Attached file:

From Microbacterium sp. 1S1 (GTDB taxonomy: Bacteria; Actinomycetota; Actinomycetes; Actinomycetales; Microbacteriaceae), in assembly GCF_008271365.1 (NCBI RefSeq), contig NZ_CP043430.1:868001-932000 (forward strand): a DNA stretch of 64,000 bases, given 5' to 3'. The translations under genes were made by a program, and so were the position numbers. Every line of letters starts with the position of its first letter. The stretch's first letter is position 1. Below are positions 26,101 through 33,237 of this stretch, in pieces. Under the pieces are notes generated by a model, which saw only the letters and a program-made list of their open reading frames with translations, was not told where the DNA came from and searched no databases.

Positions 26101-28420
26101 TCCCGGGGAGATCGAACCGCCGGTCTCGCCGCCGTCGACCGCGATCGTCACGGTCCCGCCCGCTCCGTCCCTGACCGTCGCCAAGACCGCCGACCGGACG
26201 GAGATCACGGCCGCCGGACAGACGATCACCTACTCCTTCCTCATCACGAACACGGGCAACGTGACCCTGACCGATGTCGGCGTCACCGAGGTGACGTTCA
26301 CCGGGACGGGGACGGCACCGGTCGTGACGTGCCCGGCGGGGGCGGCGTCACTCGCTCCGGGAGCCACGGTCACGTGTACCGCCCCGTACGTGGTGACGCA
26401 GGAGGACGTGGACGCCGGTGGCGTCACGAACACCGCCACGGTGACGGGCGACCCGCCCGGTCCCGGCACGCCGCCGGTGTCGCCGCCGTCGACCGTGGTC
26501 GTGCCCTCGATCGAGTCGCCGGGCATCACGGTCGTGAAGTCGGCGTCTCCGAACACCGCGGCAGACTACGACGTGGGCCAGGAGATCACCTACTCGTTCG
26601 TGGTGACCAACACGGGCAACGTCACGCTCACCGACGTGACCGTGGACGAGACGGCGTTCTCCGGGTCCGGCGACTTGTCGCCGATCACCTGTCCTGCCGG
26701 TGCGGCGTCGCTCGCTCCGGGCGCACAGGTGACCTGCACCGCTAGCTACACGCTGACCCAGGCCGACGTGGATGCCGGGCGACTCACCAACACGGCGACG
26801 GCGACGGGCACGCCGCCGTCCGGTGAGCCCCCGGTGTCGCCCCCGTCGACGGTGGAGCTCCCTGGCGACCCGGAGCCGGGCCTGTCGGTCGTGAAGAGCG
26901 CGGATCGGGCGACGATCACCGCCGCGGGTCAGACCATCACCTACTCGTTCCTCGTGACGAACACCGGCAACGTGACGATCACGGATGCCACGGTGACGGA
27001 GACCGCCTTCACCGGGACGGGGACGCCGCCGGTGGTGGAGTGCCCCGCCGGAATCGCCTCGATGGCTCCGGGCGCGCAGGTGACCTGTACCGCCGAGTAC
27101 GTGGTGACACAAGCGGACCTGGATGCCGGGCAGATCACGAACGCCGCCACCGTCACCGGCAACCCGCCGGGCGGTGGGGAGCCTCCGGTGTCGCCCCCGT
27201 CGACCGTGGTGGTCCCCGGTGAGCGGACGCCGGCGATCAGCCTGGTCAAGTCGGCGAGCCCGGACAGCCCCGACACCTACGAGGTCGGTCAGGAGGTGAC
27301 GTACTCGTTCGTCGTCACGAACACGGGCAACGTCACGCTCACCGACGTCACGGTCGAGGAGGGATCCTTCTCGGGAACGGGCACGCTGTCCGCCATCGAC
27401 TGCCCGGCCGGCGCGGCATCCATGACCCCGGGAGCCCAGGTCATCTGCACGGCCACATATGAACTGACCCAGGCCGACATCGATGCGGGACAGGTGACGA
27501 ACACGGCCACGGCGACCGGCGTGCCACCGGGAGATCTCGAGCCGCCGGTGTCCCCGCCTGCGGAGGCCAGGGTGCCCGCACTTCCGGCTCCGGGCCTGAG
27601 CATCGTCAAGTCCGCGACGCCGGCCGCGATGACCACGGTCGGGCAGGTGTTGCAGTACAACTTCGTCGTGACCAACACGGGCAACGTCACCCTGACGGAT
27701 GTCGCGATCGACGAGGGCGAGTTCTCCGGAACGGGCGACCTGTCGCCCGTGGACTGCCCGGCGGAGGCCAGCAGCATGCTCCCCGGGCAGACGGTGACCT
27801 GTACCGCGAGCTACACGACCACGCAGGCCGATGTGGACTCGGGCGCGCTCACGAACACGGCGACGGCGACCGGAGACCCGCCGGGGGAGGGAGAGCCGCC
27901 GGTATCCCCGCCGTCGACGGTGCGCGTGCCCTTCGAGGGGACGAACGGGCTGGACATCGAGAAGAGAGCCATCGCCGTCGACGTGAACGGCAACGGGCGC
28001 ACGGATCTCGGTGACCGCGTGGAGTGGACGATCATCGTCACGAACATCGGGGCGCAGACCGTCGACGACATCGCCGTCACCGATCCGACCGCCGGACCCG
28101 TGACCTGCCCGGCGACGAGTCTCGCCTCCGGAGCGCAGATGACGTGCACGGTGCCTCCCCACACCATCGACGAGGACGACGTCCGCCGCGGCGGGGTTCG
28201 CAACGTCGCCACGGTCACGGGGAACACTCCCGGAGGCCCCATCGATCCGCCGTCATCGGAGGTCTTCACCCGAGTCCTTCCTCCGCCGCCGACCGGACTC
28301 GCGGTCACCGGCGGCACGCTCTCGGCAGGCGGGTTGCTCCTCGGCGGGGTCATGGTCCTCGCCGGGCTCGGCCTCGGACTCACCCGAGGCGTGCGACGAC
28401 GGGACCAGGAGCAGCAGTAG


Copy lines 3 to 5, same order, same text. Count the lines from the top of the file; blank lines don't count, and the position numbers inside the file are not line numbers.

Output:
26101 TCCCGGGGAGATCGAACCGCCGGTCTCGCCGCCGTCGACCGCGATCGTCACGGTCCCGCCCGCTCCGTCCCTGACCGTCGCCAAGACCGCCGACCGGACG
26201 GAGATCACGGCCGCCGGACAGACGATCACCTACTCCTTCCTCATCACGAACACGGGCAACGTGACCCTGACCGATGTCGGCGTCACCGAGGTGACGTTCA
26301 CCGGGACGGGGACGGCACCGGTCGTGACGTGCCCGGCGGGGGCGGCGTCACTCGCTCCGGGAGCCACGGTCACGTGTACCGCCCCGTACGTGGTGACGCA